New Dawn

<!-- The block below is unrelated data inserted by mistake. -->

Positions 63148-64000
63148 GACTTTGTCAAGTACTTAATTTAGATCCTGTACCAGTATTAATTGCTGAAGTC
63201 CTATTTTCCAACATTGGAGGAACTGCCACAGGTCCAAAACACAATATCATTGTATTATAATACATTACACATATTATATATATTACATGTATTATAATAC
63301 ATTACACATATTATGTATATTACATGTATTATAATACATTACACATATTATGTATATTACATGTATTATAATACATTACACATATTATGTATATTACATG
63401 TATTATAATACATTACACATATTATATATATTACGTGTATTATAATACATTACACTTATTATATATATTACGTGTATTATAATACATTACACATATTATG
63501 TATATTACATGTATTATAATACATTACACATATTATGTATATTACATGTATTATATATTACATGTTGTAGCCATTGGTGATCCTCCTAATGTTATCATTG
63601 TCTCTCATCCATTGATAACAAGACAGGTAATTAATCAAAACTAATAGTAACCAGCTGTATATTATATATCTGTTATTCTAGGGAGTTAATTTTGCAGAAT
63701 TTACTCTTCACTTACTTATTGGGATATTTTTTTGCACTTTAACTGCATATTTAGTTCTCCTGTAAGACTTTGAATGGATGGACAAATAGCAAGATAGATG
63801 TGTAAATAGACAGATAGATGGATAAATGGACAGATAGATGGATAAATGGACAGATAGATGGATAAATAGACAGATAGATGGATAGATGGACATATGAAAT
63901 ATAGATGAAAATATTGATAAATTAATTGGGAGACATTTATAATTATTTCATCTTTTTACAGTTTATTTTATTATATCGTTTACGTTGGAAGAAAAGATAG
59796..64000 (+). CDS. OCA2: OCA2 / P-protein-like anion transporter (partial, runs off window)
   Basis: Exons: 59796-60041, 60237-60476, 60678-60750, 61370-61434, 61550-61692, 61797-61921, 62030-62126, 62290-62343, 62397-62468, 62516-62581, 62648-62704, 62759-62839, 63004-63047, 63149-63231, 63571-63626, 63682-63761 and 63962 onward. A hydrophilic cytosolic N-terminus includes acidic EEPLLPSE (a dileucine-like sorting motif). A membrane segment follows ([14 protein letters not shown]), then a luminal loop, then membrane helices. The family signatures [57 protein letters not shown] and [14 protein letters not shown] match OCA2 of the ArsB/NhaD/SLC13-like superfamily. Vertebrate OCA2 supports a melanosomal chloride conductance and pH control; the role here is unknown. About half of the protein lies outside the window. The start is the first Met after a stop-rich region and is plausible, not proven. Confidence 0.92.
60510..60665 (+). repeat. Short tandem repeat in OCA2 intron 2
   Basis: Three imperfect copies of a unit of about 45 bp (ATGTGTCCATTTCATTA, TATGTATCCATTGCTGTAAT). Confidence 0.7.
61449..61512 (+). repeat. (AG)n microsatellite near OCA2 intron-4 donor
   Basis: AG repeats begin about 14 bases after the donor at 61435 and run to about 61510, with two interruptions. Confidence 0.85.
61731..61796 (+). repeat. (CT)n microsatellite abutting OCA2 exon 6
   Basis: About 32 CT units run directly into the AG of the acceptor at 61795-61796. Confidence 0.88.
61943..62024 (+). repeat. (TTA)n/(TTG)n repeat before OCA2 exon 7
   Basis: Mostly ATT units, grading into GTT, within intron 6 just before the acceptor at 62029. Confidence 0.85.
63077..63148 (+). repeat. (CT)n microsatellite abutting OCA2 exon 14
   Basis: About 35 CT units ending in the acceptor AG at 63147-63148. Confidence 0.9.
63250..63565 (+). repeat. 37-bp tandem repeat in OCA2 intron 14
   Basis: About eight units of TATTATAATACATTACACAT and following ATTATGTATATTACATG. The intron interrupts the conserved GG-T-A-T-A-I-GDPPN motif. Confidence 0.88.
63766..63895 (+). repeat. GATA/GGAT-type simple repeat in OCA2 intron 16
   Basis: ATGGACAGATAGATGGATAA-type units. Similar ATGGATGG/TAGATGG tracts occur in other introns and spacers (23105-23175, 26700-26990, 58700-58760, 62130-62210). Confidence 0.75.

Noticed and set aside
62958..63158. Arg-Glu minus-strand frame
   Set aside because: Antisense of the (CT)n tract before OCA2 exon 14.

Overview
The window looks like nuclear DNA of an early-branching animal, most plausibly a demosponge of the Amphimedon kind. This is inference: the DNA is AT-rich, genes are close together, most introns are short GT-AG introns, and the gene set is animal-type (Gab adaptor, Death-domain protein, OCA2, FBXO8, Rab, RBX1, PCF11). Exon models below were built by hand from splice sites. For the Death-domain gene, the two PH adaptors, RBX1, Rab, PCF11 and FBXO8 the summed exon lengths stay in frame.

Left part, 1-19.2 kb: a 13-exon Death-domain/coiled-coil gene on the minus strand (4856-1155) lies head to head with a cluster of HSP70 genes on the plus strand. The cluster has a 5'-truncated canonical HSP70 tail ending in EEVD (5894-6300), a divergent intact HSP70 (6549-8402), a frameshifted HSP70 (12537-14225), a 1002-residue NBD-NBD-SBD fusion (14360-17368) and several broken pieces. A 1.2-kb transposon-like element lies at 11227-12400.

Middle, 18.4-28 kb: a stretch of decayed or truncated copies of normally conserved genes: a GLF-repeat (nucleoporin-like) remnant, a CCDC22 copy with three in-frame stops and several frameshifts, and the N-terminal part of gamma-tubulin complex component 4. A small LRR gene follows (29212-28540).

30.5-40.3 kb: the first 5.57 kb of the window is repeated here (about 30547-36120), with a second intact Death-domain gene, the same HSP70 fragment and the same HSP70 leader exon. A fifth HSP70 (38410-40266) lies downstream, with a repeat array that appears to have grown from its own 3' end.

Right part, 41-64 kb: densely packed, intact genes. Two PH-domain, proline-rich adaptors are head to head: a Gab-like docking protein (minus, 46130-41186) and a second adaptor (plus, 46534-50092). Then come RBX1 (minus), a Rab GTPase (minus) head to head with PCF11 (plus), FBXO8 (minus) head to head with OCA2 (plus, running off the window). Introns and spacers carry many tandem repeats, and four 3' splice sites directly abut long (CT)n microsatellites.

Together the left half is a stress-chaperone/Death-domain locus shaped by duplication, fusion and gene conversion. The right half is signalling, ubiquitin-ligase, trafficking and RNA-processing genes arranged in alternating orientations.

I ventured into St. John, chapter 1 this morning. There I read of the meeting of Nathanael and Jesus. Nathanael is thought to be the Bartholomew of the Synoptics, but he may also be Matthew, who is not mentioned in John, since both their names mean the gift of Yahweh. Nathanael is a true Israelite, the descended from the deceitful Jacob. When Jesus says that he saw him under the fig tree, Nathanael proclaims Jesus as Son of God and King of Israel. This is one of those transforming moments. Jesus asks, because you have seen a miracle you believe? You will see greater things. I begin to understand that faith that rests on miracles, faith that rests on anything, is only preliminary to that transformative, redeeming faith that comes from the word that reveals the divine. Jesus reminds us that faith must have no basis, no foundation, but must be an absolute surrender to the word that is revealed by the divine. So Jesus says further, henceforth you will see angels ascending and descending upon the Son of Man. Behind this verse lies the story of Jacob’s dream in Genesis 28. I would like to think that the Son of God and the Son of Man in this narrative are connected by the ascending and the descending of those who announce the story. This is one of those axes of transformation, where the divine and the human encounter in such a way that what was once a dream now becomes an unfolding story of redemption, the restoration of heaven and earth, the homecoming of the human, a hope fulfilled. I would like to suggest further that the Son of Man may be an inclusive concept that now defines the community of faith and not simply Jesus of Nazareth. This would mean that the sphere of the divine, the Son of God, has now completely incarnated the sphere of the human, the Son of Man, the community of faith, and the new creation has dawned.

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